Voted the second happiest city in France, Montpellier is evidently a city that’s doing things right. Simon Horsford uncovers its rich history, stand-out architecture and dominant museum and arts culture, as well as its winding medieval streets, lush gardens and atmospheric squares
Dotted around the side streets of Montpellier are small posters of President Macron bearing the words ‘Fake Views’. President Trump has a lot to answer for. But then again maybe we should be blaming someone else. The 16th-century apothecary and supposed prophet Nostradamus, who attended medical school here, predicted that when the pine trees on the old city walls died Montpellier would disappear. The pines have gone – they’ve been replaced by cypress trees – but the city itself is on a roll and is one of the most seductive and inviting cities in southern France. Fake news has been around a long time.
Now less than a two-hour hop away from Bristol after the introduction of easyJet flights in June, the capital of the Languedoc Roussillon region has been dubbed ‘the city with everything’, from the arts to sports. Little wonder the town’s progressive and politically independent mayor, Philippe Saurel, told me he thought of it as ‘paradise’.
The seventh largest city in France has a youthful vibe, too – 30 per cent of the population is aged under 30. This is thanks to its thriving universities (Renaissance writer François Rabelais was a student here) and distinctly liberal feel – it hosted the first gay wedding in France in 2013 at the eye-catching, blue-hued, Jean Nouvel designed Hôtel de Ville de Montpellier. Architecturally it’s creating waves, too, while just before my visit, the city had hosted 600,000 people for the annual International Festival of Extreme Sports and during my stay it was staging five matches at the FIFA Women’s World Cup. Montpellier is putting down a marker to be noticed on all fronts.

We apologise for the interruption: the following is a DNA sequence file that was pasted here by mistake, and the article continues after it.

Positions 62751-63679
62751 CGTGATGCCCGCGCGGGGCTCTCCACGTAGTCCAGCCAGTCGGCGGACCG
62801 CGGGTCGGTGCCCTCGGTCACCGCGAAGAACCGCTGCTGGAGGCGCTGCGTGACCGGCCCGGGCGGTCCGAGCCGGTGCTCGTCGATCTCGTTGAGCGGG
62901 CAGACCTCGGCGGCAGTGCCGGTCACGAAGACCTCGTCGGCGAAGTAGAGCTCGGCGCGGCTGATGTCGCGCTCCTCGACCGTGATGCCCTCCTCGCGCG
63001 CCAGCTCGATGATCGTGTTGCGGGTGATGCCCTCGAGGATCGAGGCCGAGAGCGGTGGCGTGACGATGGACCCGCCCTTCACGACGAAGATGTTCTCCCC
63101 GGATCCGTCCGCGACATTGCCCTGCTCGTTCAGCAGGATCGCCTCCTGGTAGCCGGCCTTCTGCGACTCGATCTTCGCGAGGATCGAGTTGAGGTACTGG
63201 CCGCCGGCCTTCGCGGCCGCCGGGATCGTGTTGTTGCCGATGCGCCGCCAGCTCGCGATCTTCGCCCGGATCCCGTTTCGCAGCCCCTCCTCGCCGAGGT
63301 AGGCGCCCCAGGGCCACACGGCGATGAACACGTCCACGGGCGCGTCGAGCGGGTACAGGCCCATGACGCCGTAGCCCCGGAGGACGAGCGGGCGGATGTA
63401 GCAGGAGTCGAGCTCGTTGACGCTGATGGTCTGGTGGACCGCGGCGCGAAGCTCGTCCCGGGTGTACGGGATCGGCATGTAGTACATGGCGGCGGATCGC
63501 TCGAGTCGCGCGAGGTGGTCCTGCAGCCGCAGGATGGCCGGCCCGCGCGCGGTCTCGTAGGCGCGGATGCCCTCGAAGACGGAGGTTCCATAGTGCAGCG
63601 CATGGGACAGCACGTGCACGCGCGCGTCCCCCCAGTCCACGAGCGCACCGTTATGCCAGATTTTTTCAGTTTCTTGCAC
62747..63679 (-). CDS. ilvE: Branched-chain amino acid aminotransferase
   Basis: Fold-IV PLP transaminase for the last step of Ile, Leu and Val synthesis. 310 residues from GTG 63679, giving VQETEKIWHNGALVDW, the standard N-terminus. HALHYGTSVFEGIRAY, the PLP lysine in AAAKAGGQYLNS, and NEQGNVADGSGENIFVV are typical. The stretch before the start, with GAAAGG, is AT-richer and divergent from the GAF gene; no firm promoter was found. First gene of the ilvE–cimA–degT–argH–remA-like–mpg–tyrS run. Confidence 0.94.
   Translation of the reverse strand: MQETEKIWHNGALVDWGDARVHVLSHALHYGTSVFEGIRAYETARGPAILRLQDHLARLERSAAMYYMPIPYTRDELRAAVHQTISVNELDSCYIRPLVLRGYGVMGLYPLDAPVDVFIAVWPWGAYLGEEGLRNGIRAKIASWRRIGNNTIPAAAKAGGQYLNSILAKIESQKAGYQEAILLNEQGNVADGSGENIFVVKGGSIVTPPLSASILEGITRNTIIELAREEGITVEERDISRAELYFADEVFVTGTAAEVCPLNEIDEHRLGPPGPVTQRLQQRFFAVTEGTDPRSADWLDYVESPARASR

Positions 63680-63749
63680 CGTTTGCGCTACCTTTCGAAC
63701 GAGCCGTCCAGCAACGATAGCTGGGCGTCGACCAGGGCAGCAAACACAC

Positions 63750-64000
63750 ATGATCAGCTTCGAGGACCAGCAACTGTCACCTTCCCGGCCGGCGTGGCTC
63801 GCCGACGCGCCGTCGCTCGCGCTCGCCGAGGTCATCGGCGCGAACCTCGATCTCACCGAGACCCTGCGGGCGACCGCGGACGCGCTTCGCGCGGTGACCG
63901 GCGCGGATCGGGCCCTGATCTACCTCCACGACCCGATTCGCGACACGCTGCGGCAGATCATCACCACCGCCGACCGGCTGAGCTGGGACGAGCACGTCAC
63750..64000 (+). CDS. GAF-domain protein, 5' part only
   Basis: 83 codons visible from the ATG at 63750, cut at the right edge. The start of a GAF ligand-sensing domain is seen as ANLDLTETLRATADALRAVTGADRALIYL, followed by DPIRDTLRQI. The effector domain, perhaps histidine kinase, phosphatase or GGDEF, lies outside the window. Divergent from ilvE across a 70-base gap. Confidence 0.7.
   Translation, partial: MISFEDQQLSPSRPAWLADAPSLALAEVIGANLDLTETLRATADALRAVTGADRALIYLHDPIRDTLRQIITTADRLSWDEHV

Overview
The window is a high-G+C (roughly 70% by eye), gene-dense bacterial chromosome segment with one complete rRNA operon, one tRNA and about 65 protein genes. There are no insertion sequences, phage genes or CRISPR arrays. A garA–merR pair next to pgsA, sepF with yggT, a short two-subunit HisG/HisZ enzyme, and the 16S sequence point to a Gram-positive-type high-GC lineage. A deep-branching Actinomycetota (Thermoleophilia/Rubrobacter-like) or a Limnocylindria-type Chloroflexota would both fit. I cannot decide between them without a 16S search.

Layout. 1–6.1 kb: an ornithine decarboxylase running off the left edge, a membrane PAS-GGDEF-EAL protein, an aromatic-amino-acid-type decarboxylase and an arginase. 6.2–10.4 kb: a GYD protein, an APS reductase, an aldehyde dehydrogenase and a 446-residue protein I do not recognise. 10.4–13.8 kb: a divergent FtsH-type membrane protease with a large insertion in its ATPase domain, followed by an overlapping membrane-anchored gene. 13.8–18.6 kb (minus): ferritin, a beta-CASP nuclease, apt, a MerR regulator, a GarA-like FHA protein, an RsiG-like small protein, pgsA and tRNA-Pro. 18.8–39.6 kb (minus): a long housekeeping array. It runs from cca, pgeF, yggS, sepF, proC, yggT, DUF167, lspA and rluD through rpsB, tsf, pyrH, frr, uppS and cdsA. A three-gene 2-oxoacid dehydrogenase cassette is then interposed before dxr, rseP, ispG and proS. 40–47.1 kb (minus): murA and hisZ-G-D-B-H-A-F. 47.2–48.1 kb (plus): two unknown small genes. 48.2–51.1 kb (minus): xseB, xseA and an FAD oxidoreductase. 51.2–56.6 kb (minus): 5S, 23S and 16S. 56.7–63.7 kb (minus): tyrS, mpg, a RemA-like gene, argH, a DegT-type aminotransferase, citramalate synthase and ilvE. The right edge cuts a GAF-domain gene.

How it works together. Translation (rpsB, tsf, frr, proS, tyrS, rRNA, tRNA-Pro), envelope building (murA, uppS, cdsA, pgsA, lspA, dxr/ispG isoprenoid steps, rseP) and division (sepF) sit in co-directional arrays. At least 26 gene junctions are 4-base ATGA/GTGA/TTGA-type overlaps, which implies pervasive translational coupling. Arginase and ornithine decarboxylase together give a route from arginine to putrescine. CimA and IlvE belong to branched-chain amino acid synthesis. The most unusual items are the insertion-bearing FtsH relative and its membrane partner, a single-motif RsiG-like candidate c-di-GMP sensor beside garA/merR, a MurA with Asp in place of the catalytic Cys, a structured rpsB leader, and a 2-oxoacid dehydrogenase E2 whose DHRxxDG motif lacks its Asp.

Exploring the city is joy and easily done on foot – car access is limited, although as an alternative there is an excellent tram service (four lines, each distinctively coloured to reflect the elements). Unlike other cities in the south, Montpellier has no Greco-Roman links, emerging, instead, in the Middle Ages. The result is that the historic heart of the old town Écusson (which is shaped like a shield), is a beguiling labyrinth of narrow, high-sided streets lined with tiny shops with everything from vintage clothes to handmade chocolates, artisan jewellery and elaborate bakers, and even a lovely old-fashioned toy shop dating from 1973.
But as a reminder that I’m in the present, the ancient alleyways are occasionally daubed with Banksy-style graffiti, or, as my guide Yulia points out, the signature artworks of Mr BMX, whose style is to embed half a BMX bike or a shopping trolley into the brickwork, the latter designed to be a basket for people to donate clothes or food for the homeless. Elsewhere in the evening in one of the numerous picturesque squares, I find a DJ pumping out sounds to a swaying crowd.
In the daytime these tiny squares make the perfect stop for a morning coffee or, perhaps, a late afternoon pastis; Place de la Canourge and Place de Jean Jaurès are both worth seeking out. The former also leads on to rue Jean-Jacques Rousseau where I stumble upon not only – reputedly – the city’s best boulangerie, but also a couple of terrific restaurants, Des Marées d’Ecume (great for lunch) and Le Petit Jardin.
The medieval centre is bracketed by the city’s own Arc de Triomphe, or Porte du Peyrou as it known here, and the wonderfully grand, wide open space of the Place de la Comédie. The former is dedicated to who else but the Sun King, Louis XIV. If you can get on a tour, you can walk up some tiny steps to the top of the arch – well worth it – otherwise make do with wander down the Peyrou Royal Promenade where you can gaze at the Corinthian Chateau d’Eau and the Romanesque Arceaux aqueduct, constructed in the 18th century, together with a huge equestrian statue of Louis XIV, which was built to mark the end of the city’s flirtation with Protestantism. Try and go on a Sunday when a flea market takes centre stage.